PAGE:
Articles and social media are buzzing about a trend called ”ungrading,“ a practice in which feedback and reflection replace assigning points or letter grades to student work.
In the ungrading classroom, written and/or oral feedback is tied to a course’s learning objectives and focuses on what could be improved moving forward. Additionally, ungrading calls upon students to self-evaluate, making them responsible for understanding the material and understanding that they understand, i.e. adding metacognition to the pedagogy.
While instructor workload and systemic administrative procedures such as assigning grades at the end of a course provide valid reasons against ungrading, adherents of the learning strategy believe the practice is more student-centered. One professor who hasn’t graded in 20 years goes so far as to say that grades “frustrate intrinsic motivation” and continues to use ungrading as a way to encourage deeper learning.
Of course, most adopters of the ungrading philosophy must assign final marks, and these instructors have come up with a variety of methods to do so. One way is the self-evaluation, which hinges on the belief that students are the best monitors of their own learning. Therefore, requiring them to write about their work and comment on their own progress is a more valid measure of true learning. In this scenario, some instructors have students justify their own grades with the proviso that the instructor may change those grades.
Other evaluative protocols include the portfolio assessment, which uses an entire semester’s work to appraise the trajectory of a student’s learning. This method has the benefit of acknowledging that students begin the course with differing knowledge and skill levels. Another way to assign grades using is specification grading. This modality uses a binary approach to grade assignments—pass/fail or satisfactory/unsatisfactory. However, at the beginning of the semester students choose which letter grade they want at the end of the term. To earn the chosen mark, students complete bundled assignments that increase in number and difficulty the higher the desired grade. All assignments contain grading specifications the work must meet. Instructors do not assign points when grading but do provide feedback explaining why or why not the work was acceptable. Instructors who opt for this type of assessment say students take ownership of the grading process, which provides buy-in and motivation.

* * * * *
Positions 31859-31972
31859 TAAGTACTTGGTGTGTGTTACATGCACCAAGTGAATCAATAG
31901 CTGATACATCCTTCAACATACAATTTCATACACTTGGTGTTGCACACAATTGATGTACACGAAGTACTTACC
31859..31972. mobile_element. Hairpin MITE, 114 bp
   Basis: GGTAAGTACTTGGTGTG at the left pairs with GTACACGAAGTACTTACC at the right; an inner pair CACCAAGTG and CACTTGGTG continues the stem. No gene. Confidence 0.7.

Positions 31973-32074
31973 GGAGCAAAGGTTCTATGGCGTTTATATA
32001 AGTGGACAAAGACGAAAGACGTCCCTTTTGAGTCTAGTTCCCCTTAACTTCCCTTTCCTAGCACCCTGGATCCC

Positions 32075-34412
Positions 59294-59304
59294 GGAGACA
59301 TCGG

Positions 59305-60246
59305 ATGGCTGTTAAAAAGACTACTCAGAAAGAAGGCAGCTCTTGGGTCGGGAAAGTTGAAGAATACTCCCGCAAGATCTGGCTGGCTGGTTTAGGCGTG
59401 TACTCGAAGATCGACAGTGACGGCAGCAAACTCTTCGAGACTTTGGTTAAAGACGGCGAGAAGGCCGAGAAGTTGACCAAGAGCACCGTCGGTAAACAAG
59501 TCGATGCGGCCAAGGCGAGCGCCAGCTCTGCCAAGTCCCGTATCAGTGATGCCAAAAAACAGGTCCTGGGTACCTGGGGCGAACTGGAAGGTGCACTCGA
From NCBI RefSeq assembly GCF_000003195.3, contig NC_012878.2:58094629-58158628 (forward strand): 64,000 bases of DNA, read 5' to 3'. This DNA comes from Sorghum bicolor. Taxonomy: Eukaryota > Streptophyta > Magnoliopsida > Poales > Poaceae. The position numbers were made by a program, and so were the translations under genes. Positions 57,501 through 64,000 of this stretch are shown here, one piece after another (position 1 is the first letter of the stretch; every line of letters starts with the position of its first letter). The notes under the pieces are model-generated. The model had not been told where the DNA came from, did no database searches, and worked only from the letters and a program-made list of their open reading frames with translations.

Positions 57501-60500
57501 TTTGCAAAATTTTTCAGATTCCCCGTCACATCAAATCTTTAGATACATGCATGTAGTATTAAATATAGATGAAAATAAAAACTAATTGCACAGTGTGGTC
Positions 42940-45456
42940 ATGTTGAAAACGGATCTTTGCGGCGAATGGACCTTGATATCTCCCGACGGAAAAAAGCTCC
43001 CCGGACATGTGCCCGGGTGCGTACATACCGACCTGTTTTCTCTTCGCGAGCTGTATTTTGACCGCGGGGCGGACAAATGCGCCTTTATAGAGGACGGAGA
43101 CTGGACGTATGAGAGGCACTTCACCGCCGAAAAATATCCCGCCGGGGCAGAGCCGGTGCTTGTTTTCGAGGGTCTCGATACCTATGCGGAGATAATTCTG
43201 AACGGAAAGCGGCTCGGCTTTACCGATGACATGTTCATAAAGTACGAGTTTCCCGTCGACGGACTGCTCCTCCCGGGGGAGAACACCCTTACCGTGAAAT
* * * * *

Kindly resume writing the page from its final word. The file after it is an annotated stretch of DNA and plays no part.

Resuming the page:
Undoubtedly, writing instructors would have to believe strongly in the merits of ungrading to adopt such a novel approach. Below are some of its pros and cons.
- Ungrading shifts the focus to the what and why of learning instead of focusing on grades.
- Research suggests that ungrading reduces students’ stress and promotes good learning habits.
- Work performance evaluations, which look toward improvements in the future, are more akin to ungrading, especially in business.
- All students may not possess the ability to accurately self-evaluate.
- Learners from less privileged backgrounds may not benefit from the removal of traditional grading guideposts.
- Students are left on their own to figure out how their work could be improved or why when a simple “meets objectives” evaluation is assigned rather than a letter grade.
- Writing instructors already provide copious commentary on assignments, and adding more to an already substantial grading burden could cause burnout.
We all know the current grading system is fraught with problems. Whether ungrading is the answer is up to the individual to decide.
Kenyon, A. (2022, September 21). What is ungrading? Duke Learning Innovation. Retrieved from https://learninginnovation.duke.edu
Stommel, J. (2020, February 6.) Ungrading: an FAQ. JesseStommel.com. Retrieved from https://www.jessestommel.com
Talbert, R. (2022, April 27.) What I’ve learned from ungrading. Inside Higher Ed. Retrieved from https://www.insidehighered.com